The only industry with a global strategy
Today, a group of airline chief executives will sit down with government and environment leaders at the UN in New York at one of a series of pre-events before December’s Conference of the Parties to the UN Framework Convention on Climate Change (UNFCCC) in Copenhagen.
By all accounts, the negotiations for the next Kyoto Protocol are not going as well as they should be and today’s event has been described as ‘shock therapy’ for getting the stalled talks going again. The aviation industry also hopes that, this time, we will be included in the international agreement. So today in New York, industry leaders such as Willie Walsh from British Airways and Mats Jansson from SAS will be presenting the industry’s plan for dealing with our emissions.
Importantly, this plan is from across the aviation industry. While airlines will be in the room today in New York, the plan is backed by airports (through ACI), airlines (through IATA), air navigation service providers (through CANSO) and aircraft and engine manufacturers (through ICCAIA). This is, as far as we know, the only global industry able to stand up together and point to one plan for dealing with our emissions.
So what is our plan?
- From 2020, we will cap emissions – CO2 from aviation will continue to grow until 2020, at which point it will be capped.
- In an aspirational goal, by 2050, we will work towards producing half the net emissions we produced in 2005 – the equivalent of around 320 million tonnes of CO2.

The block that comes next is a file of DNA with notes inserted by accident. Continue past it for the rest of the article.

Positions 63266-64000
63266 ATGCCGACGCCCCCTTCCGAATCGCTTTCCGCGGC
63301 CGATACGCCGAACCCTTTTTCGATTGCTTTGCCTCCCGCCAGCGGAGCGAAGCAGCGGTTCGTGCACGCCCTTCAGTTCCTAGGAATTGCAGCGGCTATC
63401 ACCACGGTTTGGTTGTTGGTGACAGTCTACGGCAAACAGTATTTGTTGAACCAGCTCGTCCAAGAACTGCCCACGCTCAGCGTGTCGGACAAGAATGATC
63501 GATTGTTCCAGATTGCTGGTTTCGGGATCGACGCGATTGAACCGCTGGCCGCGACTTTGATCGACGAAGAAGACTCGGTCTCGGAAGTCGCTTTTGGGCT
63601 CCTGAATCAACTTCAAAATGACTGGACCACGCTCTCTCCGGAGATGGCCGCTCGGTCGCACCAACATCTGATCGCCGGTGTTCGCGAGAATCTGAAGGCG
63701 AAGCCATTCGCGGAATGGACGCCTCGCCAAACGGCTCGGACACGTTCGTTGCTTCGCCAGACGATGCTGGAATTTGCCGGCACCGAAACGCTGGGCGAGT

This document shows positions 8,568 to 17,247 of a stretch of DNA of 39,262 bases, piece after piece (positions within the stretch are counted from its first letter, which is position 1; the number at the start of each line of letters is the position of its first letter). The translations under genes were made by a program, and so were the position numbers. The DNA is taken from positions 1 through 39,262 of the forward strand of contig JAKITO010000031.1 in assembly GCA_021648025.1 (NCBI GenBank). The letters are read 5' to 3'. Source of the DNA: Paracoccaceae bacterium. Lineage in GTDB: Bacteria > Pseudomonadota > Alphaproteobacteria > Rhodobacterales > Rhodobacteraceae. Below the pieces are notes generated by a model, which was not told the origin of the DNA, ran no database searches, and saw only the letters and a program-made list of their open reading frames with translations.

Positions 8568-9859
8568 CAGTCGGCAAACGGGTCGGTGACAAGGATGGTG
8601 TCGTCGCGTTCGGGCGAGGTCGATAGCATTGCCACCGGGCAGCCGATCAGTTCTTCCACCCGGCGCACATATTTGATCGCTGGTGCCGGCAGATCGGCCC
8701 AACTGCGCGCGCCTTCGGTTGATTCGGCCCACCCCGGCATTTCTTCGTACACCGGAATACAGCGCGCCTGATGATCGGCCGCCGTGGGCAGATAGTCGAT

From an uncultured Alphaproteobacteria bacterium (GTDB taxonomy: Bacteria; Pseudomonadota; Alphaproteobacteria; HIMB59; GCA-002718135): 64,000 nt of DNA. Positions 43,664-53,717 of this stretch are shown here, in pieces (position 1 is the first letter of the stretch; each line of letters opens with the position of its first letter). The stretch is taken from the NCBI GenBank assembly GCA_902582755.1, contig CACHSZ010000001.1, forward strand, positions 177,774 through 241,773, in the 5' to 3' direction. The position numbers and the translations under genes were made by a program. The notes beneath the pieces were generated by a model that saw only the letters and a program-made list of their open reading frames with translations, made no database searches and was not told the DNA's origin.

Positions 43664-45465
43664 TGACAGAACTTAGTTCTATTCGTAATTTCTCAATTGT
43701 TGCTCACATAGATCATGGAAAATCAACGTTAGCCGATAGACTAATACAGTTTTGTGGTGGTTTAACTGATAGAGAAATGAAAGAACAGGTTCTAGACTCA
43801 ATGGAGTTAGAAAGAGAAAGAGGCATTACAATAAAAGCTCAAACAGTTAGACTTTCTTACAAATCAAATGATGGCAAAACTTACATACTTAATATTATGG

So, how can we achieve this while passenger numbers continue to grow? The reductions come from a number of areas which all begin to add up to some significant savings. Early last year, the entire sector signed up to the Aviation Industry Commitment to Action on Climate Change. This document layed out a four-pillar approach which will see reductions through technology, operations, infrastructure and economic measures.
In the technology section, for example, replacing old aircraft with newer, more efficient places will reduce emissions by 21% over ‘business as usual’ in 2020. The introduction of sustainable biofuels could shave off a further 5% (based on a low but realistic penetration of biofuel into the jet fuel supply – with governments really getting behind a sustainable biofuel industry, this could bring a bigger saving).
The huge range of operational measures available to the industry, such as reduced auxiliary power unit usage, more efficient flight procedures, and weight reduction measures, could achieve another 3% cut in emissions.
An additional 4% cut in emissions will come from improving the efficiency of air traffic control through government-led infrastructure projects such as NextGen in the USA and Single European Sky in Europe.
And the rest? To ‘plug the gap’ once we have reduced emissions as much as we can, the industry will need to engage in economic measures. This could include, for example, emissions trading. But whatever form this part takes, the industry is united in agreement that it must be worldwide in nature. Doing things country-by-country, or one region at a time causes competitive distortion and doesn’t provide a global solution for what is the most global of industries.
The most exciting announcement (and the most immediately challenging) from my point of view is for us to achieve carbon neutral growth from 2020. It will require an enormous effort by everyone across the industry (from aerodynamic specialists to ramp agents, pilots to chief executives and everyone in between), but our industry rarely shies away from a challenge. And we are up for this one!